Raising spirits and voices
On Saturday evening in the Performing Arts Center of the Martha's Vineyard Regional High School, the Minnesingers will perform an old-time rock and roll spring concert in tribute to the school's 50th graduating class. The extraordinary program chosen by the director Jan Wightman promises to be an evening of smokin' music through the decades.
The high school's first class graduated in 1960 and since 1967, the Minnesingers have performed abroad from the streets of Vienna to the cathedrals of Lithuania. Named after the famous French and German troubadours who roamed the countryside in the 12th century singing songs of love, the Vineyard Minnesingers have a tradition of traveling to Europe, then returning home in spring to perform for Islanders. In April they were awarded a bronze medal at the Massachusetts Instrumental and Choral Conductors Association Festival.
As they sing and dance before Vineyard, each member of the chorus learns more than just music and bop. Along with their beautiful voices, the young singers develop character, teamwork, and discipline.
It should all be evident on Saturday evening as the Minnesingers sing and dance their way through the decades. From Bill Haley's 50s classic "Rock Around the Clock" to Elvis Presley's "You Ain't Nothing But a Hound Dog," the chorus will have baby boomers bouncing in their seats.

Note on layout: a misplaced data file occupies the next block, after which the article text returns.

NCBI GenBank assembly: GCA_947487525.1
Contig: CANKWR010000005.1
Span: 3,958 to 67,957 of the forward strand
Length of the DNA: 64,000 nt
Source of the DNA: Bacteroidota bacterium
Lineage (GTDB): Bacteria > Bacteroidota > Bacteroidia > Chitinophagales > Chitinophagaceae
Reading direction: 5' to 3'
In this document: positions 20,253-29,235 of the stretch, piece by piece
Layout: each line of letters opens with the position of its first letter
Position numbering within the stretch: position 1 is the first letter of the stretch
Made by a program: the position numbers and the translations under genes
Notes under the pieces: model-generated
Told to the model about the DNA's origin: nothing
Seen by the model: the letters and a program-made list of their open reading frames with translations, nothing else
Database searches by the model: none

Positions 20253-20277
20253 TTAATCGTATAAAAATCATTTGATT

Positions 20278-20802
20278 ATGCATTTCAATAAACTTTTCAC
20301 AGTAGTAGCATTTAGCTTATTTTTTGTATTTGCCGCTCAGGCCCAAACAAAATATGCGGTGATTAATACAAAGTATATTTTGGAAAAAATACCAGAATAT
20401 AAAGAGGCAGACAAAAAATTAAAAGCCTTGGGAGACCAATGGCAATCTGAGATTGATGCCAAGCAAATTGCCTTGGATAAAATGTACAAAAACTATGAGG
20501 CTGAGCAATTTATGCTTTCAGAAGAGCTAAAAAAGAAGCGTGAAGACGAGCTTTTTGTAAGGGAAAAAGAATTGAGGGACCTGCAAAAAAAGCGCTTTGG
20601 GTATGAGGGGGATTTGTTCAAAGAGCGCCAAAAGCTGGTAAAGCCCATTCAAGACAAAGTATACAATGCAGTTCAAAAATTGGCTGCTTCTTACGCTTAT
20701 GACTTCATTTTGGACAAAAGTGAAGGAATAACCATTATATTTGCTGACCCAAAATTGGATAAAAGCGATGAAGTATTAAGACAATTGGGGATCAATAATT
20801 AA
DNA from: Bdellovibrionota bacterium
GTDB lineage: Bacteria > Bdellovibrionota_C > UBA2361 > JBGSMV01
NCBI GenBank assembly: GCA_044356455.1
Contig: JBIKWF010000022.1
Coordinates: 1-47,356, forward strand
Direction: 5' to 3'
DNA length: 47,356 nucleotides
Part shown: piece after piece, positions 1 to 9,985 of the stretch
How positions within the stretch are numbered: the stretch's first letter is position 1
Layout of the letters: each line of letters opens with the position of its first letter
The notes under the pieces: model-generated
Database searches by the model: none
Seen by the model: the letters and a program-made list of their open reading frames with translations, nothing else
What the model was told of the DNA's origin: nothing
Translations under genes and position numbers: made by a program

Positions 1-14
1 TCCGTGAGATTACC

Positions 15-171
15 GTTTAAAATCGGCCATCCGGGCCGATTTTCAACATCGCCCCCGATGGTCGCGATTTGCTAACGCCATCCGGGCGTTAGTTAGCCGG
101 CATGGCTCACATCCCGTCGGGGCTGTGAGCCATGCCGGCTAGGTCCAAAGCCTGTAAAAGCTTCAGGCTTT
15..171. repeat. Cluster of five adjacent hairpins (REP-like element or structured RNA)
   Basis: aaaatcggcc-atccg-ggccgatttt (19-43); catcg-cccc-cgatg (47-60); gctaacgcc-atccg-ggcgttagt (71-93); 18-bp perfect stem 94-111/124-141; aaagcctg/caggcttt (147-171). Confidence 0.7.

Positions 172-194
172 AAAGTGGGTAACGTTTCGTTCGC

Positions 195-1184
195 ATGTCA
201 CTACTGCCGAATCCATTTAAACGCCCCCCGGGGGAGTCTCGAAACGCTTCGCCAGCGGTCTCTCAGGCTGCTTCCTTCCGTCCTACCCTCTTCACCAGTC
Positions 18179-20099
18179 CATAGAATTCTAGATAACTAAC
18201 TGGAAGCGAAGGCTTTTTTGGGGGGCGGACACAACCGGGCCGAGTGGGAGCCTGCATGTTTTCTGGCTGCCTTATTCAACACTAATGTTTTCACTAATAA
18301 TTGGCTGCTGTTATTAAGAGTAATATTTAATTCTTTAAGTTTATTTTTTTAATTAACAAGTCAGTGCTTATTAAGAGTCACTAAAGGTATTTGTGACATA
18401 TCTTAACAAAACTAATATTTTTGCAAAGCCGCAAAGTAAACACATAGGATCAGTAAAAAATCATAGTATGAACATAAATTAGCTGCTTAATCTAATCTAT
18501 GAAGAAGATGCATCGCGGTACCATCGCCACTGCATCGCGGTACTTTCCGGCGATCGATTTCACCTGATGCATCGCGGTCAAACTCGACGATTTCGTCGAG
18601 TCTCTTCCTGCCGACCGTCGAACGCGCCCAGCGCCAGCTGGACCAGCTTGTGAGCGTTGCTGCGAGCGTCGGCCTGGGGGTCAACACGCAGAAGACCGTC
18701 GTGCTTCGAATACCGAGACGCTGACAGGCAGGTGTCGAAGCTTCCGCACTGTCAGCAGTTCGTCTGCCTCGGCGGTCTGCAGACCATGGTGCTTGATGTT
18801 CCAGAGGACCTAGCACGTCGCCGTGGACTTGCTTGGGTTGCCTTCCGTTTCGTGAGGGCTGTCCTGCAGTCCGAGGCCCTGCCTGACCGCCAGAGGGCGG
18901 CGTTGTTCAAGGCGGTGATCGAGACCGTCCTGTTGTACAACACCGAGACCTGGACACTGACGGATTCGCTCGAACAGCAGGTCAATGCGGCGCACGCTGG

Memories will be summoned for 60s graduates as they hear the sounds of the Beatles' "Revolution" and the Beach Boys' "Good Vibrations." Members of that 70s generation can "Rock and Roll All Night" or hum along to Three Dog Night's "Joy to the World." Songs of the 80s include Madonna's "Material Girl" and the Stones' "Start Me Up," as well as the theme song from "Danger Zone." From the exotic rhythms of Santana to the spins of "Flashdance," the group will demonstrate their virtuosity.
When Sophomore Toby Riseborough entered high school last year, he discovered it was music that united him with kids from different backgrounds.
"It connected me with others and allowed me to fit in," he says. "People have their own biases about their favorite music, so it's good that the director chooses songs that are new to everyone. She inspires everybody to learn the music of different cultures. The programs include all the different genres, different moods, and various moves from around the world."
Although rehearsals add an additional commitment of time to her busy school year, senior Emma Frizzell, a member of the 50th graduating class, says, "I get to focus on music and not think about anything else for the moment," something she finds relaxing among the academic pressures of school.